Some recommendations for which SD memory card to get to work well in the Nikon D7500 camera.
By default, the Nikon D7500 doesn’t come with a memory card. Some retailers put together bundles that do include one, but chances are that you’ll need to pick up an SD card separately. So here’s a rundown of what to look for in an SD card for the Nikon D7500 along with some practical recommendations.
If you just want to just cut to the chase, here are some quick recommendations.
Any of these make for a good choice.
First, the basics. The Nikon D7500 takes SD cards. It has a single memory card slot.
It’s compatible with both SDHC and SDXC memory cards. The technical difference between those two specifications are in the filesystem they’re formatted with, but the practical difference is that cards 32GB and smaller will be labeled SDHC and cards 64GB and larger will be labeled SDXC.
The D7500 mode that’s most demanding on the memory card speed is when recording video. When shooting photos, the camera will take advantage of its own internal buffer memory, storing up to 100 photos internally before you start to see any slowdown as it moves those from its internal memory to the memory card.
But video works differently–if the buffer were to fill up, there’s no way to slow down the shutter speed to wait for the card to catch up. And with bitrates of up to 125 Mbps (megabits per second) in the high-end 4K video modes available on the D7500, that creates a large stream of data that needs to be written to the memory card very quickly. And that requires a card with a fast sequential write speed.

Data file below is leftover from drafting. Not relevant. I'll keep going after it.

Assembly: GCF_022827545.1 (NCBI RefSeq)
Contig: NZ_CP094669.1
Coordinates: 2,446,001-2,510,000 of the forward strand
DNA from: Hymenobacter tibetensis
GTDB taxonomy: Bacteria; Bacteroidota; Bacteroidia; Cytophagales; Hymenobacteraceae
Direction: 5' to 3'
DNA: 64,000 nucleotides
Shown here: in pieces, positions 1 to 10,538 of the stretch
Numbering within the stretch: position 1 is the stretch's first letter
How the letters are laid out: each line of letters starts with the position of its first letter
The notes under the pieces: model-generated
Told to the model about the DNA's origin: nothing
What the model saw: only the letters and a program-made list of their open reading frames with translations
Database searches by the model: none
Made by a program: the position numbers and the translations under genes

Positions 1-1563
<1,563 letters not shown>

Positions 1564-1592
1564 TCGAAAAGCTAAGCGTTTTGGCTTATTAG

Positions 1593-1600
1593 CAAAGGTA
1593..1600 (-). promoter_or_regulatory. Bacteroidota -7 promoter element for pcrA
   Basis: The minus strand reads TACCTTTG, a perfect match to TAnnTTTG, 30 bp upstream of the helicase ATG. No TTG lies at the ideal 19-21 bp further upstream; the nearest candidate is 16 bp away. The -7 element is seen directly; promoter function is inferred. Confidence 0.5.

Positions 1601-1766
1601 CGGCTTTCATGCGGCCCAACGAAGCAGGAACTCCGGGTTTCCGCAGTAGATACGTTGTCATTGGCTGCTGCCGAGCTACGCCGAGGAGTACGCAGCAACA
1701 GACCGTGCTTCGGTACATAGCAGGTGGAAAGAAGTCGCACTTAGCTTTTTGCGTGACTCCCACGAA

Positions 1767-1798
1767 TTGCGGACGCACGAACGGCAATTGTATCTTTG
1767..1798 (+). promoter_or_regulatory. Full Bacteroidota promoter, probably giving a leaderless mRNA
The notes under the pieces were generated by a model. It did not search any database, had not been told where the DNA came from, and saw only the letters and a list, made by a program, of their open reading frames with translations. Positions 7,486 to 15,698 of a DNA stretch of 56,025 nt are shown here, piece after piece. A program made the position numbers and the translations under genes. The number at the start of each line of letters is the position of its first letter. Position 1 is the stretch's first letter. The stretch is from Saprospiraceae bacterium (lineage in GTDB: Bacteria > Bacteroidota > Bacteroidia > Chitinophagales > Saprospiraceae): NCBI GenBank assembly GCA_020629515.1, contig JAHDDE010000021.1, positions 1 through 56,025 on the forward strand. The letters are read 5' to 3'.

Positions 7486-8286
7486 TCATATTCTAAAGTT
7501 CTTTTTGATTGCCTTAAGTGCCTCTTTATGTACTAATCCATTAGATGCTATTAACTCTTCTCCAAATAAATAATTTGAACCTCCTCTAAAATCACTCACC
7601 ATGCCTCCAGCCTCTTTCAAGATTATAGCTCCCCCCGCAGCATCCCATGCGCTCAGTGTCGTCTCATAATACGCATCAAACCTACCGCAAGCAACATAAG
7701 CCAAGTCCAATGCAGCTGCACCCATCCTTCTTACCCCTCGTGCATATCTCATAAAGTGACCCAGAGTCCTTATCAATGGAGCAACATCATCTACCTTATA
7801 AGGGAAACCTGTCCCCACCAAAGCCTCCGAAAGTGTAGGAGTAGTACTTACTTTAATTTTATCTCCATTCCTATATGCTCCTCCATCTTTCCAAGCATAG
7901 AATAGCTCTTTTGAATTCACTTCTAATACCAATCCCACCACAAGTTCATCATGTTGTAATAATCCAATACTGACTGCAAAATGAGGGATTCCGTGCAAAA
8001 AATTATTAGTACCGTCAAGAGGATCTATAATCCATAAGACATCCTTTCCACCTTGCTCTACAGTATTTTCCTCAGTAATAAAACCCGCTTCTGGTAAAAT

In other words, having an SD card that’s fast enough is essential for shooting in the top video modes but more a matter of convenience when shooting still photos.
Nikon’s instruction manuals (or those from many camera manufacturers, for that matter) are not especially helpful in suggesting which memory cards work best in the camera. For the D7500, this is their guidance for Approved Memory Cards (from p.356 of the manual):
The camera supports SD, SDHC, and SDXC memory cards, including SHDC and SDXC cards compliant with UHS-I. Cards rated UHS Speed Class 3 or better are recommended for movie recording; using slower cards may result in the recording being interrupted. When choosing cards for use in card readers, be sure they are compatible with the device. Contact the manufacturer for information on features, operation, and limitation on use.
With that in mind, here are some recommendations for memory cards to use in the Nikon D7500. I’m basing these on a combination of Nikon’s recommendations, my own real-world speed tests of SD cards, and actually trying them in a D7500.